NSAIDs have been around for centuries and are some of the oldest and most widely used medications. In fact, ancient Greeks chewed on the bark of willow trees to treat pain and fever. In 1829, the active ingredient in the willow tree bark was discovered, thus marking the beginning of the NSAID class of drugs. This category of pain relievers, called non-steroidal anti-inflammatory drugs, introduced its first official medication when Bayer trademarked the name “Aspirin” in 1899.

Some NSAIDs are over-the-counter drugs, and therefore it doesn’t need a prescription. Other NSAIDs must be prescribed by a doctor. These medications are used to lower fevers as well as treat a variety of pains such as arthritis, muscle aches and also migraine attacks.

NSAIDs are used very often. Each day, more than 30 million people take over-the-counter and prescription NSAIDs. More than 30 billion over-the-counter NSAID tablets are sold yearly.

NSAIDs and Migraines

NSAIDs are most often used for short-term head pain caused by migraine diease, but not typically for long-term prevention. They appear to be particularly useful for menstrual migraines and migraines caused by exercise or exertion.

How NSAIDs work

NSAIDs are anti-inflammatory drugs and therefore reduce swelling by blocking enzymes and proteins the body makes.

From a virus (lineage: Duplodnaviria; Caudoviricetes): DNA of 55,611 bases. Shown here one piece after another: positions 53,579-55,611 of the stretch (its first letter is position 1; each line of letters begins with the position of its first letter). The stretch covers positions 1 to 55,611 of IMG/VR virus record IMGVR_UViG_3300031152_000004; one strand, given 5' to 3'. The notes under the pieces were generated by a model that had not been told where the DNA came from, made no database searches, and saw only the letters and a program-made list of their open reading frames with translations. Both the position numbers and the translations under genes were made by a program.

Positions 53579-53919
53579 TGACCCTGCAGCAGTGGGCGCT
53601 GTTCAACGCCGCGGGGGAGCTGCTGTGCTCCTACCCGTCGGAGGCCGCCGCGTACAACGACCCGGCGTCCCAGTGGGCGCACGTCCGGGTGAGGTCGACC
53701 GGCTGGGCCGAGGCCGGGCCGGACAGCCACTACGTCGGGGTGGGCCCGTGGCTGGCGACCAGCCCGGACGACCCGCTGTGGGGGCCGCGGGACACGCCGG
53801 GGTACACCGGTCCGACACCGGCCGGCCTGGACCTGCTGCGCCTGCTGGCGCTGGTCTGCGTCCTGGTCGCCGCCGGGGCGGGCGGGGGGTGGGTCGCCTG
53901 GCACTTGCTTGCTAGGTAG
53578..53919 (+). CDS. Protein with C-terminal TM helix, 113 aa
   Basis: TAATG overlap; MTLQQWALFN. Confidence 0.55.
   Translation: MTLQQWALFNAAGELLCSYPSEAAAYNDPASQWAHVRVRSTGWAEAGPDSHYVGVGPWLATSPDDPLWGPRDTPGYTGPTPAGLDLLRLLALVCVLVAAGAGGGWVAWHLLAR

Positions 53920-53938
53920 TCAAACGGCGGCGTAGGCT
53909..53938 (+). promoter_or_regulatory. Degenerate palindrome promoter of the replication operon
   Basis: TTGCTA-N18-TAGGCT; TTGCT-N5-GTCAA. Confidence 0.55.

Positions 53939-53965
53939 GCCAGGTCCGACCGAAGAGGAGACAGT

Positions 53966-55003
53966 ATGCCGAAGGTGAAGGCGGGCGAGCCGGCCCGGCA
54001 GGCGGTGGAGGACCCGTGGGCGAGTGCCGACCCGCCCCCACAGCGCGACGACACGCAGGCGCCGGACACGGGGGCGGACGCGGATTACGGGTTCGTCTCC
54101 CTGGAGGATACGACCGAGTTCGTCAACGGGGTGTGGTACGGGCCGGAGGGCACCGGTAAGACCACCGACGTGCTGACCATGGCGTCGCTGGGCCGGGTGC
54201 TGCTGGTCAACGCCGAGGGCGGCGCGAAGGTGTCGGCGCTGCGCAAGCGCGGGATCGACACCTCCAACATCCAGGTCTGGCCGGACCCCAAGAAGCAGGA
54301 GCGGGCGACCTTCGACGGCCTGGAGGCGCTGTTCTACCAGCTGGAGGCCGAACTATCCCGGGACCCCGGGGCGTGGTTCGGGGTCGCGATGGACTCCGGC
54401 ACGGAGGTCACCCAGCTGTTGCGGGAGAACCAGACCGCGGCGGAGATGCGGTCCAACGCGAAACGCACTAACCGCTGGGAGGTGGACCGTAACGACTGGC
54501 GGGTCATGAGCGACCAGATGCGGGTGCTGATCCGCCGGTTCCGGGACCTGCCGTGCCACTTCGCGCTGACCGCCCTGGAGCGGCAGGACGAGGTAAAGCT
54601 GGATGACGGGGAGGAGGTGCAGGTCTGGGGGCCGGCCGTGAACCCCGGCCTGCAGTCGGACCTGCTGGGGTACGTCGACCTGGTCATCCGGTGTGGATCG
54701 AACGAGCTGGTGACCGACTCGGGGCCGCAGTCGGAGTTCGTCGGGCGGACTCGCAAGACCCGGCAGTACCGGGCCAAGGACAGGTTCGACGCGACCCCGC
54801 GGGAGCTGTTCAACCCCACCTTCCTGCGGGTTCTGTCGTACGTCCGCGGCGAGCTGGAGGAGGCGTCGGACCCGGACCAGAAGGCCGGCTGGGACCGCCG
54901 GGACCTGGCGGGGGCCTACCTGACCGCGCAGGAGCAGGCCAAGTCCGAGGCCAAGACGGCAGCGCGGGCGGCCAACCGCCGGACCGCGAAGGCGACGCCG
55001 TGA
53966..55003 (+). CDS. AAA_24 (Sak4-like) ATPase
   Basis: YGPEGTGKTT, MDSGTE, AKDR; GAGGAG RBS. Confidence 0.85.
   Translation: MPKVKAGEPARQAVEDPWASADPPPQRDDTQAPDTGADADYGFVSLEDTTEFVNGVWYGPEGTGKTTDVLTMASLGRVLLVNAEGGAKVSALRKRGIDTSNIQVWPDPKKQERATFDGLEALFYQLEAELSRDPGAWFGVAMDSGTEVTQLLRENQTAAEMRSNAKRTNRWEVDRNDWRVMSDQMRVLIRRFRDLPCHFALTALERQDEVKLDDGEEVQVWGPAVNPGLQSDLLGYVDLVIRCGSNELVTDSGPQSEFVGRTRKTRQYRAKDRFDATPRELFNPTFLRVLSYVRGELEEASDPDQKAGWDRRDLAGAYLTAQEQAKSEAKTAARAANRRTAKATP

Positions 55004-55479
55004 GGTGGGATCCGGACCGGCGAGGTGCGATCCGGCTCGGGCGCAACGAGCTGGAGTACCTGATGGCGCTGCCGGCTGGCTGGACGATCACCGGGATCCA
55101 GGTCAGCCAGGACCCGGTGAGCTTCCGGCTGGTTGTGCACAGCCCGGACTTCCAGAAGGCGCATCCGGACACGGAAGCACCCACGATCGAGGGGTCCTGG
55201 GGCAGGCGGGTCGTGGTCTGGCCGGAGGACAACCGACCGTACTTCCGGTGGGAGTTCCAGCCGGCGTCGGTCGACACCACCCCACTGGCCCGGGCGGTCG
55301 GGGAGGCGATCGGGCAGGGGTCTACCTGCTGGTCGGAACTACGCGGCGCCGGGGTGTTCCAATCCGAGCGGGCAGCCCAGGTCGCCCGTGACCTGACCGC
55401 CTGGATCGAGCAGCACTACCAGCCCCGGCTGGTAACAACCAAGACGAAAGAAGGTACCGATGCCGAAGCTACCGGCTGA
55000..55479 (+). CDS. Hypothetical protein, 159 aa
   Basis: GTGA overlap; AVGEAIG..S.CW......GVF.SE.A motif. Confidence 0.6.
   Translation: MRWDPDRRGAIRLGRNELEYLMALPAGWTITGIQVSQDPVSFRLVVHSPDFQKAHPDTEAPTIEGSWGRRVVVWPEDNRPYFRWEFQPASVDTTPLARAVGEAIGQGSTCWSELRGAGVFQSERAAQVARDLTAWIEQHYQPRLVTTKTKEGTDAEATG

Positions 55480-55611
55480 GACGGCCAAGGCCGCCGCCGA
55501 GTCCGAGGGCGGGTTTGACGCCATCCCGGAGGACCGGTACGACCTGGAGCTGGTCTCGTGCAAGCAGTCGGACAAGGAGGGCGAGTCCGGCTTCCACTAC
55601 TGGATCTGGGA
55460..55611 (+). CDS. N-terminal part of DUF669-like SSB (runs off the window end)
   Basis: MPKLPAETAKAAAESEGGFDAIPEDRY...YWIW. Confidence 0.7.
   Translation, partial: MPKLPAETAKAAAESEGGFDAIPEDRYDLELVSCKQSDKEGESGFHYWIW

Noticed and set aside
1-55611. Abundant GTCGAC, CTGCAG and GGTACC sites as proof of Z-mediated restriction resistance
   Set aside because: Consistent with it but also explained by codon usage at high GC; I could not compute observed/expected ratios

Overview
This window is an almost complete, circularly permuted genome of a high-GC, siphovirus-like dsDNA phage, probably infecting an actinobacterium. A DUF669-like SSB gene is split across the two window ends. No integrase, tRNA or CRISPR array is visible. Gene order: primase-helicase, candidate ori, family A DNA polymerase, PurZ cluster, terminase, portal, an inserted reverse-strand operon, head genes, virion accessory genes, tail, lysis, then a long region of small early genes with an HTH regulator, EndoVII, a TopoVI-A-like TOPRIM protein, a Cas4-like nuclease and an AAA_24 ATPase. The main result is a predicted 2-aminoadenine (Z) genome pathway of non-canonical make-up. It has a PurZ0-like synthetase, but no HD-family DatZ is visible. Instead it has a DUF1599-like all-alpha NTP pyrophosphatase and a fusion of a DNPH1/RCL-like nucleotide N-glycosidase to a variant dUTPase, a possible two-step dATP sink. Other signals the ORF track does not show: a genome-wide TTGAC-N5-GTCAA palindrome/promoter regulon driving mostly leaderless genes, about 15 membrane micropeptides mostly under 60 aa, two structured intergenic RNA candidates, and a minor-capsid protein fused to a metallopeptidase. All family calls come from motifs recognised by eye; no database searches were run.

Different forms /formulations of NSAIDs

Migraine sufferers sometimes need the option of having medications in different formulations because of the symptoms of nausea and vomiting, which can make it difficult to swallow and digest medications.

NSAIDs come in the following forms:

  • Tablet
  • Liquid
  • Chewable
  • Capsule

Side effects of NSAIDs

The most common side effects of NSAIDs are upset stomach, ulcers, heartburn and rash. It is recommended that NSAIDs be taken with food to reduce the risk of the digestive side effects.

If taken too frequently or for long periods of time NSAIDs can also lead to medication overuse, or rebound, headaches.

Older people or those with serious health problems may have other side effects, which are seen less often, such as confusion, swelling of the face, feet, lower legs or a decrease in urine.


Who should not take NSAIDs

Don’t suddenly stop taking NSAIDs if you take them regularly.

Different NSAID medications for migraine disease and other headaches

Written by: Otesa Miles | Last review date: November 2010
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